Tender Tales of Cannellini Beans
Words you don’t want to hear from your taster after working eleven hours on a meal: “That’s going to be awesome. Tomorrow.” The meal was Cannellini beans with tomatoes, garlic, and sage. The taster was my husband.
I ‘d been frustrated by cooking beans before. Tongue of Fire beans, freshly harvested. Peak tenderness was not achieved. So this time I did my research. I rinsed them, soaked them for eight hours, slow simmered them with a carrot, onions and garlic for another two. Then simmered them some more with tomatoes, sausage, and more garlic.
I’ve noticed in Alice Waters’ cookbook, The Art of Simple Food, that she encourages the cook to taste their creation often. Especially when cooking beans. Move on only when the beans are “just tender.” You are finished when you can mash the beans easily with the back of a spoon. So this is exactly what I did.
I should have known that the husband and I had a different definition of ‘cooked tender.’ He’s particular about potatoes. He always has a comment about potato doneness. I’ve finally learned to include him in testing for tenderness before the potatoes are done. If he has a chance to place his stamp of approval on the dish before it’s plated, dinner is free of potato comments. (Though I don’t think the tenderness level of my potatoes has actually changed much.) This trick could be the secret to a long and happy marriage.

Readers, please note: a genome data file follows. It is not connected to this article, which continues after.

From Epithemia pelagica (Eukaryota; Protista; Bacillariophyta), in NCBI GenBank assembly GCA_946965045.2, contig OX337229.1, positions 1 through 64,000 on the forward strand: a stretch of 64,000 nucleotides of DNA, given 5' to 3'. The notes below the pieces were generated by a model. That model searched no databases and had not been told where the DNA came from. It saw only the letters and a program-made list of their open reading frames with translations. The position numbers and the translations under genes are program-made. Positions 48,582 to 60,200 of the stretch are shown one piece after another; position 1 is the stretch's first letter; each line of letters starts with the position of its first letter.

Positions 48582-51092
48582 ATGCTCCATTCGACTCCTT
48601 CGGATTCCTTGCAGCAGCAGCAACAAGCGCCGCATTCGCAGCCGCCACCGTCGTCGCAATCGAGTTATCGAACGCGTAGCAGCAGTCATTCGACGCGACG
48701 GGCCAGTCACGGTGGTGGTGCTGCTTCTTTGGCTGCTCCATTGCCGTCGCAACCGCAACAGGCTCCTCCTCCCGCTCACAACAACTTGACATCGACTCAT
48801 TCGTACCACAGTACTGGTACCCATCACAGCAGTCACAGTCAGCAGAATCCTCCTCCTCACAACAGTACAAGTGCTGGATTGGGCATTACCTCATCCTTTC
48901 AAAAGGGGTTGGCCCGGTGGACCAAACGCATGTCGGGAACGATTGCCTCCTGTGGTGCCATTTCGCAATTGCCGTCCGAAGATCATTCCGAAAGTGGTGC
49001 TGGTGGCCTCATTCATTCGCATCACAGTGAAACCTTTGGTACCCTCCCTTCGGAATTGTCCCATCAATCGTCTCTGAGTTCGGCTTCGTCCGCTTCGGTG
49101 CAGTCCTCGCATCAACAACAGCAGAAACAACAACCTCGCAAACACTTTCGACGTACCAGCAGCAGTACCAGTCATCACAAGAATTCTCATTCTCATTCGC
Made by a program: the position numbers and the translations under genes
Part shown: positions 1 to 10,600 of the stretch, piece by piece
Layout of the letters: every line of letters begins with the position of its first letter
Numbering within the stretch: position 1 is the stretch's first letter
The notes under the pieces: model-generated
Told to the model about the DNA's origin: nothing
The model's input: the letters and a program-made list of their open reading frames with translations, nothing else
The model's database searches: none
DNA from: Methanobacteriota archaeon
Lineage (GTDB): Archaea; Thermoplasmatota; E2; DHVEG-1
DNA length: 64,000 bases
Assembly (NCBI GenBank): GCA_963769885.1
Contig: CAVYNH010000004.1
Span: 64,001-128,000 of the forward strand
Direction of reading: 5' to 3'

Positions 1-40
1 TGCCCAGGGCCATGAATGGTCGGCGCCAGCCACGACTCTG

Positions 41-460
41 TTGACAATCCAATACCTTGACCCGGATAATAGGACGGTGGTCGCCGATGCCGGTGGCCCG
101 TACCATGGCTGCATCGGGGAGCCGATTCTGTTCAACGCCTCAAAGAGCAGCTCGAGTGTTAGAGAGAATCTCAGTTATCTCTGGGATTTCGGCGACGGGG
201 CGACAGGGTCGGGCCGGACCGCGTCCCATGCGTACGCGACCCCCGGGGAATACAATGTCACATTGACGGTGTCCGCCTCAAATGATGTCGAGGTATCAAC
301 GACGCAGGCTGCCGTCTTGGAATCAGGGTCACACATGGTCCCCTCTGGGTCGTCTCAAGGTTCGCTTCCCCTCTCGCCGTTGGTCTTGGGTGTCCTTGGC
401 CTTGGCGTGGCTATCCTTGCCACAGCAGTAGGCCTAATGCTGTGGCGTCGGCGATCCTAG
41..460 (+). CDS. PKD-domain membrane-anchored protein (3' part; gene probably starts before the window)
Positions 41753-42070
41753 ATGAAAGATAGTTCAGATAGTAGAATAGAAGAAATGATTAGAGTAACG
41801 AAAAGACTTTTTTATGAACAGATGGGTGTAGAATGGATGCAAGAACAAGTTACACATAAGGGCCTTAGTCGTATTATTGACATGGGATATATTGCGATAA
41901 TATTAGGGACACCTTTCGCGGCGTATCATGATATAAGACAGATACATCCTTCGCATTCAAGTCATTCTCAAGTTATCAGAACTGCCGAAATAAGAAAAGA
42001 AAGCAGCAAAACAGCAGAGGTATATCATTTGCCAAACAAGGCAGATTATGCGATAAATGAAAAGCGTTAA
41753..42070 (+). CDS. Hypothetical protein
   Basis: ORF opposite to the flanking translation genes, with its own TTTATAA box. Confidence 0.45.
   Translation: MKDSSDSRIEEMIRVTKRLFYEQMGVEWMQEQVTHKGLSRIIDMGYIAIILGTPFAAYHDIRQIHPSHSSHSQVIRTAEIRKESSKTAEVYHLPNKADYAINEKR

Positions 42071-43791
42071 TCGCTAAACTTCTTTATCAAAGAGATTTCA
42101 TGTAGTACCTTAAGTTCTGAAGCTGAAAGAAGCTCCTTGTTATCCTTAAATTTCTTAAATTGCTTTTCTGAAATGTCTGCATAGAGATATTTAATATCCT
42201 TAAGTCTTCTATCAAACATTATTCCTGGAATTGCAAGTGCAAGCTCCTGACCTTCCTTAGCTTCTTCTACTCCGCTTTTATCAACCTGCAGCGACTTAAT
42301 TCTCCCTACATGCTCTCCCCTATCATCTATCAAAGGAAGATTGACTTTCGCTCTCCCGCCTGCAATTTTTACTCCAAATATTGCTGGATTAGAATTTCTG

The beans and the recipe came from Berry Patch Farms.
I didn’t notice the label until later: “Fresh Cannellini Beans.” In bean parlance ‘fresh’ means just picked and not dried. I don’t think beans can be both fresh AND dried. Can they? Were these beans dried? I peeled away the skin and place one between my front teeth.
It felt like biting into a fossilized peanut. Yes, definitely dried.
The whole soaking thing was new for me. After a few hours, some of the bean skins looked like a wrinkly fingertip after too long in the shower.
A few hours later, the beans had plumped up and nearly doubled in size. Cool.
Alice says Cannellini beans are good for a lot of Italian and French dishes. They have a creamy consistency and a mild taste. The recipe from Berry Patch Farms looks like a version of a classic Italian dish called ‘fagioli all’uccelletto.’
They can also be used in soups, gratins, and purees. Dried beans can last up to a year when kept in a sealed container. They’re an affordable and nutritious form of protein.
They also keep well after being cooked. Like my bean dish that’s in the fridge right now. It’s tomorrow. I wonder what the husband will think of the beans today.
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